Len... SHHH. you don't expect people to actually get things done do you? Damn, you let the cat out of the bag.

Mark T A W .com
Tuesday, October 07, 2003

Oops.

Len Holgate (www.lenholgate.com)
Tuesday, October 07, 2003

God forbid we become technologists, interested in improving the status quo...

I suppose this topic was meant as a rant, but I could just start another about "Reactionary straights."  I mean, XML's young, it's the best time to complain about it.  Even if the complaints were somehow flawed, there's nothing wrong about considering something better.

hieranonymous
Tuesday, October 07, 2003

Have no fear though.

The MTV generation will forget everything Len wrote in 5 minutes, counting from .... now!

Ori Berger
Tuesday, October 07, 2003

Philo,

I have the impression that you're relatively new to this line of work.  5-7 years??

What is happening is that you're becoming one of the 'old' guys.  You think everything is XML & SQL & .NET yada yada.

Soon young punks will look on you with the same curiousity that your age group looks to mine (C & Unix) or my age group looks to the one before (COBOL & VMS). 

That's just the way this business has always been.  Tech for tech's sake.

staying power
Tuesday, October 07, 2003

Mike, is there ever a time when teenage fashion WASN'T determined by what everyone else is/isn't wearing? The more things change, the more they stay the same...

Just remember to give yourself a punch in the head whenever you seriously start a sentence: "These kids today..." :-)

Chris Winters
Tuesday, October 07, 2003

Admittedly I'm currently .Net, SQL & XML. But I don't have a problem migrating to new things if they have value.

I generally try to stay one step behind the bleeding edge - I don't adopt every great new thing as it comes along, but if something gets established and seems worthwhile, then I may move in that direction.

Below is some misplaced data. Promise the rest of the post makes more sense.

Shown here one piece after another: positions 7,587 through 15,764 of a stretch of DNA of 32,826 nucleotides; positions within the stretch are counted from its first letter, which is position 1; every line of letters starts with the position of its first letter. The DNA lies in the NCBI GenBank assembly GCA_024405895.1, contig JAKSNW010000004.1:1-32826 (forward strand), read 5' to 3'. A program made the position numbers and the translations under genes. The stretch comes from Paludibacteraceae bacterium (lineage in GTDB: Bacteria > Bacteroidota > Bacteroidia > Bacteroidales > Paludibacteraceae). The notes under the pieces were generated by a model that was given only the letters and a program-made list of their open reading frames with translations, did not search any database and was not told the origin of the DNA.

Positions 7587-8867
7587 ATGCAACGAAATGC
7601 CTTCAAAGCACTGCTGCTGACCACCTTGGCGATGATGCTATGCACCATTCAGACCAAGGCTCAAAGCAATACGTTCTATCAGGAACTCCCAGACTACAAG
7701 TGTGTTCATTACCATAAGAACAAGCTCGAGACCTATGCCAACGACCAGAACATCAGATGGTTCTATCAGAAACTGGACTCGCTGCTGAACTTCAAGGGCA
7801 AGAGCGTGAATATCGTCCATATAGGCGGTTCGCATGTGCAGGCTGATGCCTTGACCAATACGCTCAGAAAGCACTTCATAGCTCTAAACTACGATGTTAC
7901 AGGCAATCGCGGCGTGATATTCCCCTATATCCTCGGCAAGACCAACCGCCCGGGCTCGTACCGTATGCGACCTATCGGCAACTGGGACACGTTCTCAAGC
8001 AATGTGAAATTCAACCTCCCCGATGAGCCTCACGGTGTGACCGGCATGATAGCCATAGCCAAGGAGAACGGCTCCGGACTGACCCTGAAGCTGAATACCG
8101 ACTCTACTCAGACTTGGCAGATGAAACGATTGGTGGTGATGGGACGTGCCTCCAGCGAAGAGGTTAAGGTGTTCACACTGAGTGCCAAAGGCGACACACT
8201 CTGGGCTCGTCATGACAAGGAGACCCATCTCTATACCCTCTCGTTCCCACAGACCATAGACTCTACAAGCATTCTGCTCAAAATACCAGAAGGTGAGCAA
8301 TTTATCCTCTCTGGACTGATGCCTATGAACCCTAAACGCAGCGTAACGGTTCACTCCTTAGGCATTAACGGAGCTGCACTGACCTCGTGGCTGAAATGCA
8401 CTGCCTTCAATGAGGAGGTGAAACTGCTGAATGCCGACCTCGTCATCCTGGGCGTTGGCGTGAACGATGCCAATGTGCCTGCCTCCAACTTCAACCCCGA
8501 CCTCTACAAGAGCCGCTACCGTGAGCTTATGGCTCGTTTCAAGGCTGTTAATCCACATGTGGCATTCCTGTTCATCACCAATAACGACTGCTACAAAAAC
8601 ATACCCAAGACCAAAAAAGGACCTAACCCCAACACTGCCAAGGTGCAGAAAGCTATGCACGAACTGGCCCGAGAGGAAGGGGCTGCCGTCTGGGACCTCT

For example, Python shows a lot of promise and I'm starting to learn it. I'd learn PHP if I had to support a client with a Unix base.

Honestly, I've always been conservative about technology, always being suspicious of the latest snake oil. Now that I've got more experience I simply find the counterculture fanboys amusing, growing to annoying when they create enough noise to make my job difficult (like spending two days putting together a point paper about MySQL vs. Oracle in 1999, when MySQL was NOT ready for prime time).

I guess the bottom line is that I don't mind "hey, check out Python, it's pretty cool." But I have issues with "YAML is the perfect replacement for XML" - if that actually takes hold then suddenly we're in 1998 again - usage growing faster than specs, no tools, and being asked to build entire houses with this brand new hammer.

Philo

Philo
Tuesday, October 07, 2003

> "Let's support something that's not XML so we can be rebels"

You said this on the YAML thread again and again, but without any support for it, other than the accusation itself.

I, and several other people, pointed to aesthetics -- it's one of the reasons that people like Python and Ruby. The code is compact, expressive and clean, much more so than Java or C#. I don't know if you looked at some of the examples on the YAML wiki, but the code to manipulate YAML files is also very clean and simple.

While there may be people who like Python, Ruby, YAML, etc just to be new, fashionable, ahead of the curve or rebellious, *some people like the technology for its aesthetics* (ie, the aforementioned simplicity).

You really just do not seem to understand this, and the more you natter on about how they solve the same problem, the more you prove this to be true.

And I should emphasize, *again*, that I am well aware that business considerations trump aesthetics, most if not every time. It's why I work with XML on every project I do, and recommend it to customers. If I were doing another Oopen Source project, though, I'd probably be using YAML.

Finally, you also do not seem to be down with how the hype machine works. Technology is *always* over-rated at first, and it's used in places that it never should be, *until it finally grows into them*.

Windows NT is a good example: the versions before 4.0 were excruciatingly bad, laughable even; 4.0 showed some promise, although it crashed much too often; and 2000 and 2003 are actually pretty good. Plenty of people hitched their star to NT early, though, and never looked back.

I guess what this coda is saying is that you're already close to enlightenment: treat the folks who are trying to be ahead of the curve with amused tolerance, not hostility. End of sermon :)